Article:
Our examples: Tear down the Sears complex and develop around it. Or start developing the empty lots - there are quite a few - at Bailey's.

      Just 20 years ago, the strip at Bailey's north of Leesburg Pike on the East was a JUNK YARD. Do any of you remember that? There is now a decent mixed us development, a KFC, and a Babies R Us.

      None of this development will happen over night. It takes many, many years. Mosaic started about ten years ago, for instance, and it is not yet finished.

      Shirlington started about 15-20 years ago and it now feels like a neighborhood.

      As someone earlier mentioned, development is fueled by demand. There is demand for places to live inside the beltway and Mason District has several potential development locations.

      Another potential site would be Landmark Plaza - where the Total Wine store is. I know for a fact that there was a beautiful masterplan drawn up for that site that was scuttled due to economic reasons. (I used to work for the firm that developed the plan.)

      Be patient friends: none of this will happen quickly.

    5. The Harris Teeter Shopping Center in Lincolnia is one place that comes to mind -- screaming for a makeover. A couple mid-rise apartment buildings atop ground level retail could be good.
      There is also an examination underway at Loehman's Plaza to allow residential mixed use.

    6. No. Barcroft Plaza ALREADY has a variety of retail - grocery, a pet store, a couple of restaurants, a liquor store - we don't all want a Mosaic next to our houses. That plot is too small to plop an apartment building on, and the parking there is atrocious and limited as it is, and the intersection of Columbia Pike, Lincolnia Road, and Old Columbia Pike is dangerous for both drivers and pedestrians. Entering and exiting that shopping center can be downright dangerous. That whole intersection would have to be rejiggered,which I am all for, but don't think would happen. No thanks. Everyone wants to develop, but without any regard for tertiary effects of it.

    7. Again, to develop Landmark Plaza, roadways and traffic patterns will have to be completely redone, which I am all for, but don't think will happen. There are too many road converging at one point. All they did at Mosaic was widen 29 and Gallows, and I suppose that was all they had to do.

      And not everyone wants to chase out long time retailers like Total Wine in favor of specialty olive oil stores. Everyone I know around here likes the Total Wine. The new wine store further down on 29 near the Mosaic Center is tiny, and has a poor selection. No thanks.

    8. You must not be following the planning being done in Seven Corners -- especially at Sears. This is exactly what is going on. Existing retail and bad location (one of the worst intersections in NoVa) doesn't stop the ill conceived plans for Seven Corners.

    9. I am following it, and it is painful to watch.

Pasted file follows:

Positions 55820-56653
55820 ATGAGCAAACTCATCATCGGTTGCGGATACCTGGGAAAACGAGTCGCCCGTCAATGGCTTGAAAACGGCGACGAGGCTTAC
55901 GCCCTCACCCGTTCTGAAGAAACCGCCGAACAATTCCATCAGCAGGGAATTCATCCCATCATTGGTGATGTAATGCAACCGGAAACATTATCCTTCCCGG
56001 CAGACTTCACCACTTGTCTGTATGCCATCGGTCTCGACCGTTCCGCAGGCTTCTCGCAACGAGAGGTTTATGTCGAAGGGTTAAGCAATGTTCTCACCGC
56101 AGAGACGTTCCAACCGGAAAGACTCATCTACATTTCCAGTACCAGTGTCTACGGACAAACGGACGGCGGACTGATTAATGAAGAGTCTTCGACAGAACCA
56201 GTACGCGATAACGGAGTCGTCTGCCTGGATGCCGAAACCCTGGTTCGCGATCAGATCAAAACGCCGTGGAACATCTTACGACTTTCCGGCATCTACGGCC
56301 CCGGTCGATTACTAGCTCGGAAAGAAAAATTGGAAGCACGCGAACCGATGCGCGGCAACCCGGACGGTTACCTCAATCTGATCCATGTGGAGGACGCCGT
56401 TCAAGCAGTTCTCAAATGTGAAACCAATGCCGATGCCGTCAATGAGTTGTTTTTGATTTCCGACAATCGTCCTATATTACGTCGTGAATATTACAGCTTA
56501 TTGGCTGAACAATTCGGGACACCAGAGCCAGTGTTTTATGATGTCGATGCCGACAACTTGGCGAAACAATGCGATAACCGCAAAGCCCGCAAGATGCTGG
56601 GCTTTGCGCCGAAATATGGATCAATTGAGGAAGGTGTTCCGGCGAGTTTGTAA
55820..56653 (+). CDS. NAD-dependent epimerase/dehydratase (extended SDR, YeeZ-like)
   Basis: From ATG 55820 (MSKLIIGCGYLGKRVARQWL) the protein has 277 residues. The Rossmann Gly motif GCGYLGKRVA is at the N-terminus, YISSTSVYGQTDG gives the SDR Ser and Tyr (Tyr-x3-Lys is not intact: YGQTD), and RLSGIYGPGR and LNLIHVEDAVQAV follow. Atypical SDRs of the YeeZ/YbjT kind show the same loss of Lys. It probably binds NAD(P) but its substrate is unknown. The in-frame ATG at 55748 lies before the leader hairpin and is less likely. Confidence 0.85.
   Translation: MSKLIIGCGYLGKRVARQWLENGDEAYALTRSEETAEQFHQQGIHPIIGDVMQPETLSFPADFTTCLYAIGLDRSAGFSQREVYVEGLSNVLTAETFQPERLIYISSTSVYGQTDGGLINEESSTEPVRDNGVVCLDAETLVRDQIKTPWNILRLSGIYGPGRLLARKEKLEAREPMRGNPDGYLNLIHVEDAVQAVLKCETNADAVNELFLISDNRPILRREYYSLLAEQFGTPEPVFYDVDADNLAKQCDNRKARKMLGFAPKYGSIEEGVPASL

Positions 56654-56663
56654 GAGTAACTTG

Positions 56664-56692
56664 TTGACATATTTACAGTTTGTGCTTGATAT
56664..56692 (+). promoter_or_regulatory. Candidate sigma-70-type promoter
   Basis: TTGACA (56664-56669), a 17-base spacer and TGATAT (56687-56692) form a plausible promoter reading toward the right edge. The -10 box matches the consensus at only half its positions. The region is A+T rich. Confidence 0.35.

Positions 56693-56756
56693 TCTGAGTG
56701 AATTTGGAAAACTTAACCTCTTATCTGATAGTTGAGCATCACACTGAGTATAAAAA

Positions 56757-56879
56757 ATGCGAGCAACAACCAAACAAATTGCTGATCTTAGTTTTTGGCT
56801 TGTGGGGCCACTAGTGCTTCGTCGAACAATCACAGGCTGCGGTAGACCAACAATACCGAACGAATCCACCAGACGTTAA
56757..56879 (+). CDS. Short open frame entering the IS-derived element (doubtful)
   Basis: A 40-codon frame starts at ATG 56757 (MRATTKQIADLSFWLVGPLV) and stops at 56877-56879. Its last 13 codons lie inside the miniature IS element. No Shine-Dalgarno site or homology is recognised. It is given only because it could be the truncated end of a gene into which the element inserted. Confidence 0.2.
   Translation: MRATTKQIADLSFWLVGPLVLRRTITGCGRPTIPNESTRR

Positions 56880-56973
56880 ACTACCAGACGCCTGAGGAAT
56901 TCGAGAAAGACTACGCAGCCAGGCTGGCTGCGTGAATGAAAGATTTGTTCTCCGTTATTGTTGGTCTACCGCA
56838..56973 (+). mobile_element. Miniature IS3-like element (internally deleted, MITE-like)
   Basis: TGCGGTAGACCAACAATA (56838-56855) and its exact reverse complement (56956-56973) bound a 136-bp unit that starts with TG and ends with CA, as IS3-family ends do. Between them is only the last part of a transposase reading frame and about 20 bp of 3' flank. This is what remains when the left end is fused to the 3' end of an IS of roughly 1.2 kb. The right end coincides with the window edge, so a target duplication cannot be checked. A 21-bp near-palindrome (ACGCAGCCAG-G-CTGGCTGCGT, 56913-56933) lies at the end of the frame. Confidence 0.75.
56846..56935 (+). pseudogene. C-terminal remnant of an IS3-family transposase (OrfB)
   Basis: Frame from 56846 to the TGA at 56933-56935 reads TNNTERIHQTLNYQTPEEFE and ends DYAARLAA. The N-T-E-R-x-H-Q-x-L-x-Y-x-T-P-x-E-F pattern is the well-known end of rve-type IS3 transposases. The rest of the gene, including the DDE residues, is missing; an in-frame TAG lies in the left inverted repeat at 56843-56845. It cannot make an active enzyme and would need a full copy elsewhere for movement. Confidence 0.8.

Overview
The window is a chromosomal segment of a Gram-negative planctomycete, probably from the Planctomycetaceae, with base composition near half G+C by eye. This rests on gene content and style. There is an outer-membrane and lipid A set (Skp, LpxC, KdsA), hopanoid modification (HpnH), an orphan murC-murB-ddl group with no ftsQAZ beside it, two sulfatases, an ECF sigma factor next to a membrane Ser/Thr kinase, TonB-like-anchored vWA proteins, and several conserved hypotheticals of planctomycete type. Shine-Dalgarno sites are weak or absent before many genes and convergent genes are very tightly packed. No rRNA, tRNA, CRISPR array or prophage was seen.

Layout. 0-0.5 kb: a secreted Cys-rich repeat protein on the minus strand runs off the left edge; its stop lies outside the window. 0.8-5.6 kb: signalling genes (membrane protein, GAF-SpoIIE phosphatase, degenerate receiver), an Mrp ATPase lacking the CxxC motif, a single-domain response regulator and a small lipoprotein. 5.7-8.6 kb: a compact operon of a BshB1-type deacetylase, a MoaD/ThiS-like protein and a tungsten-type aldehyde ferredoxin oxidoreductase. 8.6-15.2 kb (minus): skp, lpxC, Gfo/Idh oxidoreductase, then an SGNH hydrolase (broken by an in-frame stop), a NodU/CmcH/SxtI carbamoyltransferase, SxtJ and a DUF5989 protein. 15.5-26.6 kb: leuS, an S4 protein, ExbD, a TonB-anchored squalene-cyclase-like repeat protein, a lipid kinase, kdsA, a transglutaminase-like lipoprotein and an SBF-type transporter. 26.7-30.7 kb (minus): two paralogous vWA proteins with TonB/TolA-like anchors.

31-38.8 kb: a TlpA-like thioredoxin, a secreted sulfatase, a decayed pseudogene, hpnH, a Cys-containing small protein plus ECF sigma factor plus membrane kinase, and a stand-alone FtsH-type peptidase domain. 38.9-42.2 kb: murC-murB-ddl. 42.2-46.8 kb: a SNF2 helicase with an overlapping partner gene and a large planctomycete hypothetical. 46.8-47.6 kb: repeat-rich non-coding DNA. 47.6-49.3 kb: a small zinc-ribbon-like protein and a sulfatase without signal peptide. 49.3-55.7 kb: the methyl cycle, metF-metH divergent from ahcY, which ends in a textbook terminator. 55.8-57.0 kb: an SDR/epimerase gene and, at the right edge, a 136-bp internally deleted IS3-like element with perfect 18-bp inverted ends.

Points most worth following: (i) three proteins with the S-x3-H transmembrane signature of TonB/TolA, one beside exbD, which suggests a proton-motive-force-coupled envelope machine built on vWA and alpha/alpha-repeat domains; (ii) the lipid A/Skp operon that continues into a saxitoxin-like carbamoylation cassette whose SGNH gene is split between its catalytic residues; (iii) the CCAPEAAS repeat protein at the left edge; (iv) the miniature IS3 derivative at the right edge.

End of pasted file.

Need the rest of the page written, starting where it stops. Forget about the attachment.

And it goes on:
10. There is a concept for a by-pass around seven corners. There is no silver bullet to the traffic plan.

      Anything that is proposed to ease congestion at seven corners will be disruptive. Whether it is mass transit, bus lanes, wider lanes, or a by-pass, there will someone that is upset about the proposal.

      Think Route 66: Entire neighborhoods were taken by eminent domain. Even historic properties were not spared - they moved a Frank Lloyd Wright house to a new location.

      Change is coming: embrace it.

    11. In fact, Google "Alexandria Small Area Plan Beauregard" and you will see that our neighbor to the east, the city of Alexandria has a masterplan that will completely change the look and feel of the neighborhoods surrounding Beauregard between the Total Wine and Seminary Road.

      This small area plan looks very much like the Bailey's Crossroads Masterplan as well as the County's vision for Seven Corners.

    12. I like the Barcroft Plaza thought. That place is tired and underutilized.

    13. I love the Barcroft Plaza and Loehman's Plaza idea for mixed-use residential/retail - bring it!

  12. "Wouldn't it be great if there were a trolley running on Roiute 50"? Sure, if there were the money for it. We can't even get our pot holes filled.

    Anybody think that we can be a Mosaic with theaters, restaurants and a Nordstrom Rack considering the ratio of residential to retail in the proposed 7 Corners redevelopment.

    Not a chance which is what those nay sayers have been pointing out. You need more mixed use, not overwhelming residential density.

    Thinking outside the box is great if you have the tools and funding to implement it.

  13. "Wouldn't it be great if there was a trolley or street car line that ran up and down 50 connecting the west falls ch metro with Van Dorn, Ballston or Pentagon."

    I hope Penny Gross makes that one of her top priorities this election year. Choo! Choo!

  14. Please stop with the Shirlington comparison.

    The Village Center was already there, providing pedestrian access to existing attractions like the Carlyle Grand Cafe, the Signature theater, a movie complex and a large park ,all of which enhanced the success of the redevelopment effort..

    The Baileys/7 Corners corridor, with the exception of a few restaurants. has no such amenities,

  15. From the sounds of all the nay sayers, you people must embrace keeping things the way they are and expediting Mason's eclipse into the slums. Gosh no wonder this place is dump, its filled with idiots.